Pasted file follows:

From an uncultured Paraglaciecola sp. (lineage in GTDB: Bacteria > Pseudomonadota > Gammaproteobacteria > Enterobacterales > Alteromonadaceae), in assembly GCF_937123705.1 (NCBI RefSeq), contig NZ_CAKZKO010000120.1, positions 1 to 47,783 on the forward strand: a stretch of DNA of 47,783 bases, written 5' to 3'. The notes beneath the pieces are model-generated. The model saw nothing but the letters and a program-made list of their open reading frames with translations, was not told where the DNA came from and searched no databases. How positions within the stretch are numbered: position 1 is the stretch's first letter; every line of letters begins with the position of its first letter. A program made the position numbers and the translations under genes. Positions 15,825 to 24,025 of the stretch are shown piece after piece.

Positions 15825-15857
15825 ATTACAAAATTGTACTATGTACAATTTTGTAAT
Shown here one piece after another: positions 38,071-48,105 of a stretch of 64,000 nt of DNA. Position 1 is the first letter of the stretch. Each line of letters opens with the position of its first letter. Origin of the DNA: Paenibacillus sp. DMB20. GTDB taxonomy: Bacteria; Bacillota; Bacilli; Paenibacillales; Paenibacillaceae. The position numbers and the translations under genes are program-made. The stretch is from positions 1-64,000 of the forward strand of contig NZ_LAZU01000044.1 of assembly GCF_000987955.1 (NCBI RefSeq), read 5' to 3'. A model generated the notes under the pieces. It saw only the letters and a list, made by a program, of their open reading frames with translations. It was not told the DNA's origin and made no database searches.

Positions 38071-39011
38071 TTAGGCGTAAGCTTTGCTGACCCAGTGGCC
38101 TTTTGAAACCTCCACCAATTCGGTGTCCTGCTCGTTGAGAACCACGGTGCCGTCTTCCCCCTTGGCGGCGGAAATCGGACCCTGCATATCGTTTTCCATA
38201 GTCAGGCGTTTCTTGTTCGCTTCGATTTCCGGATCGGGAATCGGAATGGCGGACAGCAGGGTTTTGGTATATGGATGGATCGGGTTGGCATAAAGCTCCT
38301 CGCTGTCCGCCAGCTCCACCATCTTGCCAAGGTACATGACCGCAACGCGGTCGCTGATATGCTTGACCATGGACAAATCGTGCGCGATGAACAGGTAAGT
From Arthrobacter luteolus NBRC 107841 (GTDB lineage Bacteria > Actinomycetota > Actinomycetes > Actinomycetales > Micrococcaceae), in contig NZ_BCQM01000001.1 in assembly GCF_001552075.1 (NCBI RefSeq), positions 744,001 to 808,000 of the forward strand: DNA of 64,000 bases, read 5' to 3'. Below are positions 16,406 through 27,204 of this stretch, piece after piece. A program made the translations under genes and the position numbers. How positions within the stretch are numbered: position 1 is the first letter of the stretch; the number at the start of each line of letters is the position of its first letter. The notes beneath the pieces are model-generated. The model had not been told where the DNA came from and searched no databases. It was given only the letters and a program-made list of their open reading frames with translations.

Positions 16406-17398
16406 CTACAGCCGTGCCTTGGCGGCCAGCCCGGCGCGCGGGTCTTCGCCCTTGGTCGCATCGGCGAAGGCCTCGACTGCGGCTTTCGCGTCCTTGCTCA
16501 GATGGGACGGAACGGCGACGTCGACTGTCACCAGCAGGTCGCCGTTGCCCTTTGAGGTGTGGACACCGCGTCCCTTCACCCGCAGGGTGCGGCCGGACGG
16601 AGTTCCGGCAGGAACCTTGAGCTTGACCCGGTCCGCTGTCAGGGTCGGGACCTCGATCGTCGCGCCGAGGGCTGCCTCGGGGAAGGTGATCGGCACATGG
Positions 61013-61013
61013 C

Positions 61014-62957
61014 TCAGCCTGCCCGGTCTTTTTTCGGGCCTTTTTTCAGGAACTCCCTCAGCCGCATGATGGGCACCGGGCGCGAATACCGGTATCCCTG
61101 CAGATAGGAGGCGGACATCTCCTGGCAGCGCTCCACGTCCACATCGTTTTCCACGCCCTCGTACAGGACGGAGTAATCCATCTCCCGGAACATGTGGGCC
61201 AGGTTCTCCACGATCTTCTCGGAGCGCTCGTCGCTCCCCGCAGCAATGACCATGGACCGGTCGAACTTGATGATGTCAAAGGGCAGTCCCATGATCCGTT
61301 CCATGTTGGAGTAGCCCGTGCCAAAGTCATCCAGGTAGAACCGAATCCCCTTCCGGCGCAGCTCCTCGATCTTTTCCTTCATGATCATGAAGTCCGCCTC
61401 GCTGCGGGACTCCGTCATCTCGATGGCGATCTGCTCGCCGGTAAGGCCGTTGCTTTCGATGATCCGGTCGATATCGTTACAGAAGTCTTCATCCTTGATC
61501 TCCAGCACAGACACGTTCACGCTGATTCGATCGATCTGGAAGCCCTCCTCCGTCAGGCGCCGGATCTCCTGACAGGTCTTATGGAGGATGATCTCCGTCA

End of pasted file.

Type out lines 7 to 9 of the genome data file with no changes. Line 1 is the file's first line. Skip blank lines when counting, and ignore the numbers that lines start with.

38101 TTTTGAAACCTCCACCAATTCGGTGTCCTGCTCGTTGAGAACCACGGTGCCGTCTTCCCCCTTGGCGGCGGAAATCGGACCCTGCATATCGTTTTCCATA
38201 GTCAGGCGTTTCTTGTTCGCTTCGATTTCCGGATCGGGAATCGGAATGGCGGACAGCAGGGTTTTGGTATATGGATGGATCGGGTTGGCATAAAGCTCCT
38301 CGCTGTCCGCCAGCTCCACCATCTTGCCAAGGTACATGACCGCAACGCGGTCGCTGATATGCTTGACCATGGACAAATCGTGCGCGATGAACAGGTAAGT